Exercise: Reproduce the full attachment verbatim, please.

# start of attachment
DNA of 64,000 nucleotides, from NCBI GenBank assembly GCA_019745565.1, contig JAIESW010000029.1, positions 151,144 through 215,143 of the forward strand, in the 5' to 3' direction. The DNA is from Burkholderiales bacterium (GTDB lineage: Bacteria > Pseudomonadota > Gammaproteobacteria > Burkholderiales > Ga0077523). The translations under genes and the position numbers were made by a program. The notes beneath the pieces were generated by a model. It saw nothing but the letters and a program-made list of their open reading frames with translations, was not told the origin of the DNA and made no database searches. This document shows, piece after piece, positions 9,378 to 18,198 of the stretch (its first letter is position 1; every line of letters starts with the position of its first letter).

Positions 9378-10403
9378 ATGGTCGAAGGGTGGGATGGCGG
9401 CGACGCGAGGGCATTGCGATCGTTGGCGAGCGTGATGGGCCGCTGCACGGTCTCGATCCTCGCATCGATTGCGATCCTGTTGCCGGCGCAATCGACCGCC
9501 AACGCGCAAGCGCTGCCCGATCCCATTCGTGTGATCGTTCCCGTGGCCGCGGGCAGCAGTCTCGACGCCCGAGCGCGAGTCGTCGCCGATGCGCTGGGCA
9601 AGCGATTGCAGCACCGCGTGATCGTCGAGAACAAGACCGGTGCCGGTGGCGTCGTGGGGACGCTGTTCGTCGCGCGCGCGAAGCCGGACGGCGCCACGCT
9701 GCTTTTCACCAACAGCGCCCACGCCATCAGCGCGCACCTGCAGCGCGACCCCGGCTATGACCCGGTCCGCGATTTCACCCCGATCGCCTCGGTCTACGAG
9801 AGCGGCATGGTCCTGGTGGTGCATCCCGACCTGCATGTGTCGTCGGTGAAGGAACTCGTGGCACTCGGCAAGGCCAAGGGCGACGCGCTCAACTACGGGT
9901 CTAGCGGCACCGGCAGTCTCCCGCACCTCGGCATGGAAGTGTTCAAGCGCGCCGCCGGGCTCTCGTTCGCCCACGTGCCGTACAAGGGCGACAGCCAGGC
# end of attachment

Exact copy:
DNA of 64,000 nucleotides, from NCBI GenBank assembly GCA_019745565.1, contig JAIESW010000029.1, positions 151,144 through 215,143 of the forward strand, in the 5' to 3' direction. The DNA is from Burkholderiales bacterium (GTDB lineage: Bacteria > Pseudomonadota > Gammaproteobacteria > Burkholderiales > Ga0077523). The translations under genes and the position numbers were made by a program. The notes beneath the pieces were generated by a model. It saw nothing but the letters and a program-made list of their open reading frames with translations, was not told the origin of the DNA and made no database searches. This document shows, piece after piece, positions 9,378 to 18,198 of the stretch (its first letter is position 1; every line of letters starts with the position of its first letter).

Positions 9378-10403
9378 ATGGTCGAAGGGTGGGATGGCGG
9401 CGACGCGAGGGCATTGCGATCGTTGGCGAGCGTGATGGGCCGCTGCACGGTCTCGATCCTCGCATCGATTGCGATCCTGTTGCCGGCGCAATCGACCGCC
9501 AACGCGCAAGCGCTGCCCGATCCCATTCGTGTGATCGTTCCCGTGGCCGCGGGCAGCAGTCTCGACGCCCGAGCGCGAGTCGTCGCCGATGCGCTGGGCA
9601 AGCGATTGCAGCACCGCGTGATCGTCGAGAACAAGACCGGTGCCGGTGGCGTCGTGGGGACGCTGTTCGTCGCGCGCGCGAAGCCGGACGGCGCCACGCT
9701 GCTTTTCACCAACAGCGCCCACGCCATCAGCGCGCACCTGCAGCGCGACCCCGGCTATGACCCGGTCCGCGATTTCACCCCGATCGCCTCGGTCTACGAG
9801 AGCGGCATGGTCCTGGTGGTGCATCCCGACCTGCATGTGTCGTCGGTGAAGGAACTCGTGGCACTCGGCAAGGCCAAGGGCGACGCGCTCAACTACGGGT
9901 CTAGCGGCACCGGCAGTCTCCCGCACCTCGGCATGGAAGTGTTCAAGCGCGCCGCCGGGCTCTCGTTCGCCCACGTGCCGTACAAGGGCGACAGCCAGGC